I found this question reverberating in my head during the conversation. The setting was a meeting with a group of my close friends and their spouses. Though our careers and destinies have taken us in different directions, the occasional opportunity presents itself for regrouping and reliving old times. As is the norm, after the usual frolic, peppered with anecdotes narrated umpteen times to the same magnitude of laughter, and strands of discussions that would seem like pure nonsense to a rank outsider, the mood takes on a philosophical overtone. That’s when the real essence starts to flow. Musings on career, marriage and life purpose take over.
I hear a lot of advice, sermons and the like. Everyone has an opinion. Everyone has suggestions.
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Some folks taste a little bit of success, and develop ‘frog-in-a-well’ syndrome. They grow the delusion of grandiosity – that they know it all. They live in their own little fiefdom without much exposure or knowledge of bigger and better ways out there. They deprive themselves of mental enrichment, and would like others to follow suit.
Then there are those who have suddenly discovered a forgiving platform that gives the opportunity to publish and broadcast their thoughts – social media. It’s a great tool when the information is good and useful, it’s a harmful tool when the broadcaster’s thoughts are dumb and bull.
For a learner, these are tough times. The moot question is….who should you learn from?
Time and again I have found myself saying (to others and myself), “see this as a thing that builds a skill within you.” That is whenever one comes across a personal or professional challenge, an inner or outer strife (with yourself or someone else), a conflict or a discomfort-causing activity. Its all about life skills.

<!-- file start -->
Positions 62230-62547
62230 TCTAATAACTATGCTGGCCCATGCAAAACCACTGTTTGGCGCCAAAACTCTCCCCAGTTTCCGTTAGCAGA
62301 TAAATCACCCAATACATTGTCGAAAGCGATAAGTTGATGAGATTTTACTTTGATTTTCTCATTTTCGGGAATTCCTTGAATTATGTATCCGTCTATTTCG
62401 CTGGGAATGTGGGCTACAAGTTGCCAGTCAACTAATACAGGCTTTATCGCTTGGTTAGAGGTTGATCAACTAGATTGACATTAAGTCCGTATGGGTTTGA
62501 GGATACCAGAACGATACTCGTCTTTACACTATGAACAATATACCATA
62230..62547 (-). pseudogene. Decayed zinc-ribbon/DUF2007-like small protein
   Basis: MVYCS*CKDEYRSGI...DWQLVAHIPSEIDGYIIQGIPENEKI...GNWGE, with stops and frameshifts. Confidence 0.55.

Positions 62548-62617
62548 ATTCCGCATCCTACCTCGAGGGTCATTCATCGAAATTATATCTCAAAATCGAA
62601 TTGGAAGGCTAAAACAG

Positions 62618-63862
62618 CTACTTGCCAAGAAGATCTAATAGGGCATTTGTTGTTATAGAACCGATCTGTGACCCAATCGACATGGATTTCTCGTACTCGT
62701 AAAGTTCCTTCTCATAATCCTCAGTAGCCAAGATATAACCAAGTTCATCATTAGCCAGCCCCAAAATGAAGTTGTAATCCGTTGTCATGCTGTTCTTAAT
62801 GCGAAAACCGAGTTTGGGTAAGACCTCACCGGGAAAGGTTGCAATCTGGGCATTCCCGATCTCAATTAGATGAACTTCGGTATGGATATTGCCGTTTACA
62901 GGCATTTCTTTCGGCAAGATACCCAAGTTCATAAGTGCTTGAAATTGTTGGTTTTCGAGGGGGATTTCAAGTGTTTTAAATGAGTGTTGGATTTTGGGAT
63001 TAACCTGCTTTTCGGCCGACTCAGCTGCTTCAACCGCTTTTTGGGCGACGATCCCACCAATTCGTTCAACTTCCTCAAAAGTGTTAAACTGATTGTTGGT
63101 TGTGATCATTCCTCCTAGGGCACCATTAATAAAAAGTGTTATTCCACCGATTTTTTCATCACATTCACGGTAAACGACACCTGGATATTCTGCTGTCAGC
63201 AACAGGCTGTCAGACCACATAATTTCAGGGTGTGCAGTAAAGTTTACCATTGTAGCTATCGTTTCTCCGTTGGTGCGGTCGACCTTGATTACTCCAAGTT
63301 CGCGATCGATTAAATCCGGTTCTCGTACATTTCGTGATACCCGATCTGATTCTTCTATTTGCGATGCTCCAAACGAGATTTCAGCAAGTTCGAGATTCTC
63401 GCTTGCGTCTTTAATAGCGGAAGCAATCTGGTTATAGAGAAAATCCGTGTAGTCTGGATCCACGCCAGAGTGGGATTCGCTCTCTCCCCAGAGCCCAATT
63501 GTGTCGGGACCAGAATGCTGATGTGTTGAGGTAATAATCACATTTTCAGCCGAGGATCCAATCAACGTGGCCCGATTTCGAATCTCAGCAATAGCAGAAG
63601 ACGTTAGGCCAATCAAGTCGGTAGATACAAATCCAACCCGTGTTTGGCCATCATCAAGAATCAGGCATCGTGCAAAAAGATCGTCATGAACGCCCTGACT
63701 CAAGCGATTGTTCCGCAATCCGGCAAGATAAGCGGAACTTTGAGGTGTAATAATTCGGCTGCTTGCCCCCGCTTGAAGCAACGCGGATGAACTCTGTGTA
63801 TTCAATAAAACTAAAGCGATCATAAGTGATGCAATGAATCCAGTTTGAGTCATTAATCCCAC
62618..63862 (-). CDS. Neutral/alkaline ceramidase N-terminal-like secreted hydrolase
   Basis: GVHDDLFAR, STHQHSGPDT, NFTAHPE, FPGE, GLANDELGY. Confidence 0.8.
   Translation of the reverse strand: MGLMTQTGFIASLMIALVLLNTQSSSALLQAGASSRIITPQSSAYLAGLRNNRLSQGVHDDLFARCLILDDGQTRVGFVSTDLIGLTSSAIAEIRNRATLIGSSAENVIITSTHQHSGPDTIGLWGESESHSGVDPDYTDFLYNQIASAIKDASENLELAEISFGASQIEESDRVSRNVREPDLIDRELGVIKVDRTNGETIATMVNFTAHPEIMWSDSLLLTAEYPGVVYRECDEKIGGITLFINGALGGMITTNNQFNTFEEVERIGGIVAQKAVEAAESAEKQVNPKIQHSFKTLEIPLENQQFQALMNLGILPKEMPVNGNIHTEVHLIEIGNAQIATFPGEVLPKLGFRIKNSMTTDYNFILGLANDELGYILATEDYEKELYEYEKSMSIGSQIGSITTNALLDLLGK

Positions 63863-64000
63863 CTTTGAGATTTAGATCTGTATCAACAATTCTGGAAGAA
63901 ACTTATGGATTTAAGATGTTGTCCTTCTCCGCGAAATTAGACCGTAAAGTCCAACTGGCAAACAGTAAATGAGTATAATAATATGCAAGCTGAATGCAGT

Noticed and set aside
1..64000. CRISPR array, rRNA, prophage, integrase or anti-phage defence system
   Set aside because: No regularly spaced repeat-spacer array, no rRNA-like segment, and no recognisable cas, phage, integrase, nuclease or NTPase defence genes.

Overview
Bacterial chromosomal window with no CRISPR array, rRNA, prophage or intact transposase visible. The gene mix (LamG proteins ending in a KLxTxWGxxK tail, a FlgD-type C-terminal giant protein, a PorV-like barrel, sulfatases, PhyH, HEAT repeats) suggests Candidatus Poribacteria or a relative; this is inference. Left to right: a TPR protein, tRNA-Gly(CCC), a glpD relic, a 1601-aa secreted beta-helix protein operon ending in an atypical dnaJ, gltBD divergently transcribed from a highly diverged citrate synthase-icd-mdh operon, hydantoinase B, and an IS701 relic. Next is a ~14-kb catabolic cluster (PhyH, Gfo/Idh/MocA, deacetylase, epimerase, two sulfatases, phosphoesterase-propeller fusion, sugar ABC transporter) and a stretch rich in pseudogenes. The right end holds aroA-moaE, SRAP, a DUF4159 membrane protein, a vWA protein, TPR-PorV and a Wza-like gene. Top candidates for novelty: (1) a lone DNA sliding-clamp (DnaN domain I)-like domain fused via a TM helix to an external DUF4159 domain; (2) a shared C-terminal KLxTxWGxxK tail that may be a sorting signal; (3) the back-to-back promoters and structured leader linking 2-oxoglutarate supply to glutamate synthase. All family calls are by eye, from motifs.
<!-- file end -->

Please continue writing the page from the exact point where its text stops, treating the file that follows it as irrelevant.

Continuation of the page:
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Coming to think of it, we must all adopt this mindset – that life is one big, long skill development program. An apprenticeship with a practical curriculum wherein we are constantly exposed to new opportunities to develop newer skills.
I face it every time – a confidence crisis. When I have to speak in public, delivering a workshop session, talking to a group of people, network during an event, or even writing an article.
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That tiny negative voice inside me starts questioning my ability. I can sense myself shrinking, with statements such as, “they are not going to accept you”, “who do you think you are?”, “why did you sign up for this, its so uncomfortable” and so on. I can feel my chest constricting, and butterflies in my belly.
What’s up? Those ANTs (automatic negative thoughts, as Dr. Daniel Amen calls them) start creeping all over my system and eat away my confidence. But I don’t give up. I start crushing them. One by one. And then I launch into the activity.
Are you worried about your decreasing productivity? Are you a knowledge worker who handles multiple projects with a growing task list, requiring long periods of focused attention? Do you feel your capacity for concentration-filled work dwindling due to constant interruptions and distractions?
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In this age of information overload, the one capacity that human beings are fast losing is ‘attention’. It’s common knowledge now that the current human attention span is less than that of a goldfish. How did we end up here?